I was at a very working class high school just outside Edinburgh where there wasn’t much in the way of direction when it came to applying to universities.
My skill set pointed to a career in engineering or architecture but there was very little support to help me get to university. My dad had been an architect back in the day and had gone on to become a project manager.
I applied to do architecture purely because that’s the only career I knew anything about I had to apply to Scottish universities because tuition was free and there wasn’t really any money available for me to go anywhere else. It had to be somewhere I could travel to from the family home. I applied to four universities in Scotland. I got an offer from Edinburgh and I stumbled through the first years of the course.
I had no idea what to expect and ended up stressed and anxious because on day one, instead of drawing up some plans, which is what I was expecting to be doing, the course was very conceptual and theory based. The first four years were a struggle and I found it difficult to balance focusing on my education with supporting myself financially – I had two part-times jobs and was living at home through most of university.
When I came to London for my Part 1 work experience I received no guidance and ended up working in a furniture store doing drawing work for them because it was the first job I could get. This was a missed opportunity because a lot of my peers were gaining exciting and relevant experience in practices.
I had saved enough over the first four years of the degree to move into Edinburgh for the Masters, also going down to one part-time job with the intention of giving me more time to focus on architecture. I took the opportunity to better immerse myself in architectural education and the culture of the studio, to understand and to discuss what the tutors and their brief were asking of us, instead of just producing what I thought was right.
For Part 2 I spent nine months in a small practice in Scotland. It was a very hierarchical; I did a lot of work and was seen to be very ambitious, but I was never asked to attend the meetings I’d done all the work for as the directors didn’t think the client would want a young person in the room!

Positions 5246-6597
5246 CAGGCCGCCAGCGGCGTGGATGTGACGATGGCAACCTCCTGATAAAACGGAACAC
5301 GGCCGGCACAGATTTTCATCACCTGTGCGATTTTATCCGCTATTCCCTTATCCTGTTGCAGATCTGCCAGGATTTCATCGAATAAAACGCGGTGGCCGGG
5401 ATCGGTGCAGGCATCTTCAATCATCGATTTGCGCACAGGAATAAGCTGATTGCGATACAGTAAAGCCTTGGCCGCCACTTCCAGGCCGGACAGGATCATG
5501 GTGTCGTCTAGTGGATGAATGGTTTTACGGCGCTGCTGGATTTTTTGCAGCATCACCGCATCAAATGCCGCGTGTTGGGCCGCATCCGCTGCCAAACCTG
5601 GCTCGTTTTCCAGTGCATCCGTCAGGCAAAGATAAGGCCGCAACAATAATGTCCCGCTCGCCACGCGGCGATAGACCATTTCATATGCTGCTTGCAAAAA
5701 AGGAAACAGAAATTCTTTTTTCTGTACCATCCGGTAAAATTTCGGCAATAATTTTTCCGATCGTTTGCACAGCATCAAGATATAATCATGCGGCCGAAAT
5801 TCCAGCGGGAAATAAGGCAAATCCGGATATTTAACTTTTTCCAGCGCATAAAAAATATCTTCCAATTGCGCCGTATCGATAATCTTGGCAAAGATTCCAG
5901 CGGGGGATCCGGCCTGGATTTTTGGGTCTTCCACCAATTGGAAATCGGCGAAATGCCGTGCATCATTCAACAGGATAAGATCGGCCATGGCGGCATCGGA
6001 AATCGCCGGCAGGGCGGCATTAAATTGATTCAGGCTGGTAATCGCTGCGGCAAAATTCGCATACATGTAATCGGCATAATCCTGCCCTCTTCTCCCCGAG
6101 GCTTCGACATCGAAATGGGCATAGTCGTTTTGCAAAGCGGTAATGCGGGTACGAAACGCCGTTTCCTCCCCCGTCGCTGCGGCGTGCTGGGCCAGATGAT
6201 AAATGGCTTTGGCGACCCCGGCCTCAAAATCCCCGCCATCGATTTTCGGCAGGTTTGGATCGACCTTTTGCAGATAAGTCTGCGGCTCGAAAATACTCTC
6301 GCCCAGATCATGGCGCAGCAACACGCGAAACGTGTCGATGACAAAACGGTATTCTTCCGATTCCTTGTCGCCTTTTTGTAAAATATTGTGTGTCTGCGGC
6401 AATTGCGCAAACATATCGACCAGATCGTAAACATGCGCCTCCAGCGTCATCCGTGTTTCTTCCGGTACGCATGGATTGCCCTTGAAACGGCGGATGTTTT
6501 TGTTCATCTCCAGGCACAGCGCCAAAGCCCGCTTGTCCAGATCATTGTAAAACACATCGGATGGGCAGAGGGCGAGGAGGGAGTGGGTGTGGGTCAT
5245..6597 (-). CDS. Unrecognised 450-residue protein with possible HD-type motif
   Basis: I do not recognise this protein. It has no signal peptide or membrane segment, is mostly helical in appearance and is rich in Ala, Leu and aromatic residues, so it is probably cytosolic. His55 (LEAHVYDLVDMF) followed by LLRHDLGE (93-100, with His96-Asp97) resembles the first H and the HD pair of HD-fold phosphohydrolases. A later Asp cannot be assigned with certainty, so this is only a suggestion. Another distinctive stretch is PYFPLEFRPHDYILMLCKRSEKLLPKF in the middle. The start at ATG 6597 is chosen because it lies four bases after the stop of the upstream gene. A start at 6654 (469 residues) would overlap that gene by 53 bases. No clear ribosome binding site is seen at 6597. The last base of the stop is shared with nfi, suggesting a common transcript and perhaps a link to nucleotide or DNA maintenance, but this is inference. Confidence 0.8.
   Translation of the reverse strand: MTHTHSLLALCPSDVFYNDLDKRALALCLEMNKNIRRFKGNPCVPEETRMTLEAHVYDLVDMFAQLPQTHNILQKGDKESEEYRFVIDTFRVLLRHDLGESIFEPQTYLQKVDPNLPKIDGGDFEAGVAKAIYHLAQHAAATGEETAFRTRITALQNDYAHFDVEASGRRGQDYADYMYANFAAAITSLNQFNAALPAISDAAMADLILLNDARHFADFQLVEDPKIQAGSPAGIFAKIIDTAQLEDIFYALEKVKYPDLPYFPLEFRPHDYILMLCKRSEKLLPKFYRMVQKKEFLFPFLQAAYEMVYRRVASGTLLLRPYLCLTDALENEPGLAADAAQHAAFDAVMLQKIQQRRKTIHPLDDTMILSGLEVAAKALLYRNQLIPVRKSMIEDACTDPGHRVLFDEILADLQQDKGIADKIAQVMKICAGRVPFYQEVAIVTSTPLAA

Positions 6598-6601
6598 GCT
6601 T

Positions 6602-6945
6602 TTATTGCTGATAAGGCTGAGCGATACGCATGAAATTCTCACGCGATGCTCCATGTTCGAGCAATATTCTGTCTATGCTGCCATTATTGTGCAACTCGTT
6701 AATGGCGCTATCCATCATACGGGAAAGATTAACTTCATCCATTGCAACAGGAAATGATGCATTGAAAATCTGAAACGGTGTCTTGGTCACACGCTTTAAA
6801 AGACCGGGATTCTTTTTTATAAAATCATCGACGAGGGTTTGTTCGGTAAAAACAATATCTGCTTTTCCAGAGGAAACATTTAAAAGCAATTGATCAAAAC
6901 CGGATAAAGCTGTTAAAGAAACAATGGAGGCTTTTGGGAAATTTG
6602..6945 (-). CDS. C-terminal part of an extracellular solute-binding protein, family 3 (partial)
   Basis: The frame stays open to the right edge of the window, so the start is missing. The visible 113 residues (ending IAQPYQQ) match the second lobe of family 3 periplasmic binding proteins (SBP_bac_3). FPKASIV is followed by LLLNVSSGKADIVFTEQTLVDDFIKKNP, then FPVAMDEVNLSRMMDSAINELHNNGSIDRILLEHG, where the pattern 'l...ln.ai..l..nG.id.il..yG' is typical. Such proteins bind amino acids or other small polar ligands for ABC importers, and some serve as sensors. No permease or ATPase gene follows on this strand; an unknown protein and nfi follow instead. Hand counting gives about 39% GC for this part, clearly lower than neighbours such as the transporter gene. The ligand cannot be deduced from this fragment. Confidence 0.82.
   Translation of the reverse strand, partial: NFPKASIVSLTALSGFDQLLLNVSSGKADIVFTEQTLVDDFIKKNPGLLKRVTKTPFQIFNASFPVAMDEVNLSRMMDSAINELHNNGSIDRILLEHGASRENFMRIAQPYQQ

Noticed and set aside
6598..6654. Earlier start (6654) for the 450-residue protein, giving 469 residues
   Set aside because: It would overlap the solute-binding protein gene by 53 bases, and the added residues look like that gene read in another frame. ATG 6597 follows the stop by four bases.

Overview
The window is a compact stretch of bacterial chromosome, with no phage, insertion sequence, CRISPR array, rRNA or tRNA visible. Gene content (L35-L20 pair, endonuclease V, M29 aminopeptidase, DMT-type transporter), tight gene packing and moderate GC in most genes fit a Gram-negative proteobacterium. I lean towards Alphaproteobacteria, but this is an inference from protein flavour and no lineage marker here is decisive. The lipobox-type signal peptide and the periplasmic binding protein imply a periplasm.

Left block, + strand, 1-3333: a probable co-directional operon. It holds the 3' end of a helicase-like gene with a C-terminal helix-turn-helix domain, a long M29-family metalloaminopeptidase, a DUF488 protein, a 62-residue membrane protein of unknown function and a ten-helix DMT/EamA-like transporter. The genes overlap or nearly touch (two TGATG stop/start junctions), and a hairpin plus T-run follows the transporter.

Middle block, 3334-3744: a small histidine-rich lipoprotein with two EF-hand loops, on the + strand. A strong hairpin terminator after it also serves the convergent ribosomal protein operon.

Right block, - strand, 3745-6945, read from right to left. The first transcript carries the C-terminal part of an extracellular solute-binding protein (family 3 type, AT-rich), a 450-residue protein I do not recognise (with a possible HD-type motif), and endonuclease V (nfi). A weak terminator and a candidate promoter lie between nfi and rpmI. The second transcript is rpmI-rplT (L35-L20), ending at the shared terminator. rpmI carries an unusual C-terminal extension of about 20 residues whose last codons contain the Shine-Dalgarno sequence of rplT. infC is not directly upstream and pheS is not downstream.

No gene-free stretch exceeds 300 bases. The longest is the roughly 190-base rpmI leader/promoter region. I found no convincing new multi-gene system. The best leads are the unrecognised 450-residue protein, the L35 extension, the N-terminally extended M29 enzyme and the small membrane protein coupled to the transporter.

I looked to London and found a job which was much more what I’d imagined the profession to be like; there was a noticeable studio atmosphere, an array of projects on display, and everyone seemed to be working collaboratively, which didn’t reflect my previous experience at all.
After 2 years in London, I completed my Part 3 with Distinction and after a year of intensive learning and practice development I thought I’d be carrying this momentum forward into a new roll. My experience didn’t reflect this aspiration, and I found myself disappointed in returning to the same role as before, without the distraction of part 3 to take my mind off this.
Katy, a director at Make and Fluid ambassador, presented the mentoring scheme to the office and some of my colleagues - who had previously been mentees and were aware of my frustrations in my position - suggested I attend one of the Fluid presentations. I was a little sceptical of my suitability but after a chat with Danna I applied and was paired with Adam Jones at EPR. He’s been absolutely amazing. We’ve met once a month for the last six months and I can already see a change in my position in the office. Part of that is circumstantial but I think a lot is owed to my conversations with Adam, which have encouraged me to reflect on my experience often and change my approach to things which I’m not happy with. I’ve been able to take steps to align myself with the career I want to have and ask myself questions I wouldn’t have asked before.
Discussion with Adam has given me some more confidence in my role and has provided me with a more senior figure’s perspective pointing out that some boundaries are just perceived and not such an issue in practice. He’s got me talking about what I want to be doing in one year and in the future and made sure that I’m setting this up for myself.
I don’t wait for work appraisals anymore. I’m being honest and speaking to my colleagues and peers about where I want to be and talking about it in an open way. Adam has been really supportive about getting me to the place I need to go with this.
One of the biggest changes Adam has advised on is how I manoeuvre away from the Revit ‘support’ role I found myself in; given I had the most experience in the office when I started, I found I was spending a lot of my time assisting colleagues and doing Revit-intensive roles on projects as I was best-placed to do so. My approach is now to use my experience to input at a practice level, allowing our more experienced BIM team to distribute their practice standards in a more efficient way and giving me more time to learn how to manage projects and people; I can focus on my career development and my goals more effectively.
Having open dialogue with Adam has made me audit my work one month at a time, which I highly recommend. I’m now able to talk confidently about what I’m achieving because it’s fresh in my mind and I have a focus, a long-term goal to continually check my progress against.
Another thing that Adam has encouraged me to do is work on my professional CV. I hadn’t updated my CV since my Part 2 as I’ve been in the same job for four years. My first attempt wasn’t great, but I discussed it with Adam – what elements stand out, what I’m trying to portray, what my key involvement in a project actually was - and I worked on it and improved it based on his advice and it turned into something I was really happy with and I felt showcased my strengths in an effective way. I did this just before my appraisal meeting so it was really useful because it outlined what I’d done over the last five years of my professional career and I was able to talk about where I want to go next.
Fluid has altogether been a very positive experience.